Eldora sighed as she sat at home grading a dozen papers from her students. She set the papers aside for a moment, and popped a piece of orange chicken in her mouth, then rubbed her temples. She took a moment to reflect on her day. At Fern High School--a less affluent school located in Tolleson, Arizona--one of her students had thrown a paper airplane at her face, two of her students had been arguing loudly, and one of them had been making faces at her all day.
Hard to believe I used to love this job. Eldora thought to herself.
She heard the garage door groaning open and nearly jumped out of her skin. She thought about running upstairs to hide, or going outside and pretending to water the plants, but gave up. She returned to grading her student’s papers as she heard the laundry room door creak open.
“I’m home.” She heard her husband say quietly and ineffectually.
Eldora rolled her eyes. He was rarely pleasant when he came home. Of course, neither am I. She had to remind herself.
She heard her husband shuffle into the room, and, as she had done recently, found it incredibly hard to look at him. Both because he always had that miserable expression on his face, and because he had gained weight. But then, I have, too. I’m sure he hates looking at me, too.
Somehow she always smiled when looking at his red hair, though. They both often made jokes about him being a 'soulless ginger', and it always brightened their mood. She was about to make one, but somehow, her husband had dragged in a miserable air with him when he entered the home, and the dark energy made her unable to do so.
As he sank into a chair next to hers, he asked, “How was your day, honey?”
Eldora felt a brief surge of an old, familiar, warmth. Like a friend who had left her life suddenly coming back to it. No matter how cold she and her husband were to each other, something about him calling her honey made her smile. “Shitty. How about yours?”
“Horrible. Made even more horrible by coming home to no dinner.” He remarked coldly.
“Well, you never did the dishes.” She retorted.
“That’s because I was working a twelve hour shift!” he answered.
“You’re always working a twelve hour shift, and therefore you never do the dishes!” she escalated to match his energy.
“You have no excuse! You get off at four!” he growled.
She bit her lip, her eyes glassy. “Maybe if you could give me a child, I’d have more to do!”
He got up without a word and went into the kitchen. She watched him go and felt tears coming to her eyes, knowing she had crossed a line.
Eldora heard him bustling around in the kitchen, and put aside the papers she had to grade. She followed him to the kitchen. “I’m sorry, Claudius, I’ll cook. You go sit down.”
Her husband got out a pot and filled it with water. He looked at her with glistening eyes, and then went upstairs. She put the pot on and got out a box of spaghetti.
Eldora sat down again with her stack of papers, her mood deteriorating as she did so. She blew blonde strands of hair hanging in her eyes away with a frustrated exhalation of puffed air. Most of the essays weren’t even a page long as she had asked. Most sentences were run-on sentences and the punctuation was incorrect. She grimaced, thinking about how, just a few years ago, students had been doing much better work.
Have I become a worse teacher? Or have the kids gotten worse? Either prospect to her was hideous to consider.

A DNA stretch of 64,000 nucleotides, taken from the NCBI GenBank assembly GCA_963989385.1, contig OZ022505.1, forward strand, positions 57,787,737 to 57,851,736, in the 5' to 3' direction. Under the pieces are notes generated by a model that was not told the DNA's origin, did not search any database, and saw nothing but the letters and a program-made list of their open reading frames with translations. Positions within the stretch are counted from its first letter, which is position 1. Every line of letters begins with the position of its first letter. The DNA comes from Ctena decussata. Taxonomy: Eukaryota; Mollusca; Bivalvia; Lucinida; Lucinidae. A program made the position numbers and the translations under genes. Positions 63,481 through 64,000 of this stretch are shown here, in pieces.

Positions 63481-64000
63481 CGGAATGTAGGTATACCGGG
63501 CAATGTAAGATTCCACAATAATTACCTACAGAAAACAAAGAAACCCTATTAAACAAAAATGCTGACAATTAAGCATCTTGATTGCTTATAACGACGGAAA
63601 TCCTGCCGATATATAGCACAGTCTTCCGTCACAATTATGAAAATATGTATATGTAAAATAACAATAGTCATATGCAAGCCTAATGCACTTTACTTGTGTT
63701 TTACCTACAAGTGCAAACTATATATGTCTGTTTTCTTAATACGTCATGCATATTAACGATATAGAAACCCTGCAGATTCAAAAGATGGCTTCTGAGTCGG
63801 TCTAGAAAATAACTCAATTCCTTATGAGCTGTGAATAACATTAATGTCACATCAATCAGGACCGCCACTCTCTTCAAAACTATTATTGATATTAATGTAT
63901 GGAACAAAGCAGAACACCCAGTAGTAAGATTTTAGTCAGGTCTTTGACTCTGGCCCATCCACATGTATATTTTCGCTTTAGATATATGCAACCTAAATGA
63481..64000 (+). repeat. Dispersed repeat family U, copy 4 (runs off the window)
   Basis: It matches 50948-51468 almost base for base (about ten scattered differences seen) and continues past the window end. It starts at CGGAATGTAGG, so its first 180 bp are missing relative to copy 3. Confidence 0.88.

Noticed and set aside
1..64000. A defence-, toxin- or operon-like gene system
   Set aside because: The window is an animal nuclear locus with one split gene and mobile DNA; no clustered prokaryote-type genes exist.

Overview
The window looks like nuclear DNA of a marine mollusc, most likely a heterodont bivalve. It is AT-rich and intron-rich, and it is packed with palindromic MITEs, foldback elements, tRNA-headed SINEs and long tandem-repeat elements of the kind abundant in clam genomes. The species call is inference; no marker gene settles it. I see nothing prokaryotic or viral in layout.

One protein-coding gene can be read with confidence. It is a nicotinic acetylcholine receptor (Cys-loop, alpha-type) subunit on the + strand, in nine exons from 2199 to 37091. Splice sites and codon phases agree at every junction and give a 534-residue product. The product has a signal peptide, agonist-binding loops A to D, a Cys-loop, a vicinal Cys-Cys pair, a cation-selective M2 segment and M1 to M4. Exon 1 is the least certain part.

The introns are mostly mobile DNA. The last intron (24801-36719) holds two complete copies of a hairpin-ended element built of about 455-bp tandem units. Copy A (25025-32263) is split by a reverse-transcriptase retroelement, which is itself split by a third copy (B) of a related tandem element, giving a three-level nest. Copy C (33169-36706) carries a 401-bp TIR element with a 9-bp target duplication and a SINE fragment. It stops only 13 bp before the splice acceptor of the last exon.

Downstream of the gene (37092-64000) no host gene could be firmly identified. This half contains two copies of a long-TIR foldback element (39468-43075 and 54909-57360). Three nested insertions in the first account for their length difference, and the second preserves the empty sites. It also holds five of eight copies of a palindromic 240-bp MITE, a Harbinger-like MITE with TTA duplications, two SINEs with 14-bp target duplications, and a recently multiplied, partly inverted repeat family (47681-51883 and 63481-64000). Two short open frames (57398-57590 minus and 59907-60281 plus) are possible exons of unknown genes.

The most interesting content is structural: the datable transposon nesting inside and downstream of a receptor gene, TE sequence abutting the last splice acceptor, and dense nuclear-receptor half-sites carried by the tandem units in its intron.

When she was in university, she had been a turbulent student. She didn’t know what she wanted to study for a long time, and had spent a lot of time pursuing psychology because she happened to be a good listener, and friends and family liked to open up to her because of it. However, once she had earned her master’s degree and found out she had to go back for a phd to get the job as a psychologist that she truly wanted, she had walked away from the schooling system, utterly disgusted by thousands of dollars and time it expected her to waste on it.
Back then, school had been the most miserable experience of Eldora's life. She was expected to get up at seven in the morning, go to class, do the work, not contribute anything to society, not get paid for it, and somehow feel accomplished at the end of the day. Her roomates somehow didn’t mind this, and found great meaning in wasting away hours taking classes that had nothing to do with their degrees. The idea that life was meaningless was horrifying to her, and nothing made her think life was more meaningless than the empty existence of attending classes.
Currently, marriage had been the most miserable experience in her life. It still didn’t hold a candle to school, but it had been so miserable because she had gone into it so cheerfully. She had thought she had found her purpose, and having Claudius in her life had made her immeasurably happy. Now, the most dreaded part of her day was him coming home, and wondering which of them would bring up the subject of divorce faster.
Do I even want to get divorced? She wondered to herself as she continued handing out As like apples provided that at least something was written on the paper. She couldn’t see herself marrying anyone else, but then, she often found herself thinking about her first love for whatever reason of late.
She had been twenty-two-years old, and he had been her high school sweetheart. He was immature, but then, she had been, too. He was a blonde-haired man with blue-gray eyes and treated her like a queen. He told her the day he went on his first date with her that he wanted to marry her, and asked her if she had any flaws, to which she said—completely baffled by his unearthly kindness and untethered love—“I’m sure I do.”
Somehow, even though she was now thirty-two, thinking about this man—her first love—still made her misty-eyed. She thought about those wonderful days they had spent together that felt like something out of a fairytale, and couldn’t help but compare it to how droll and depressing her marriage felt.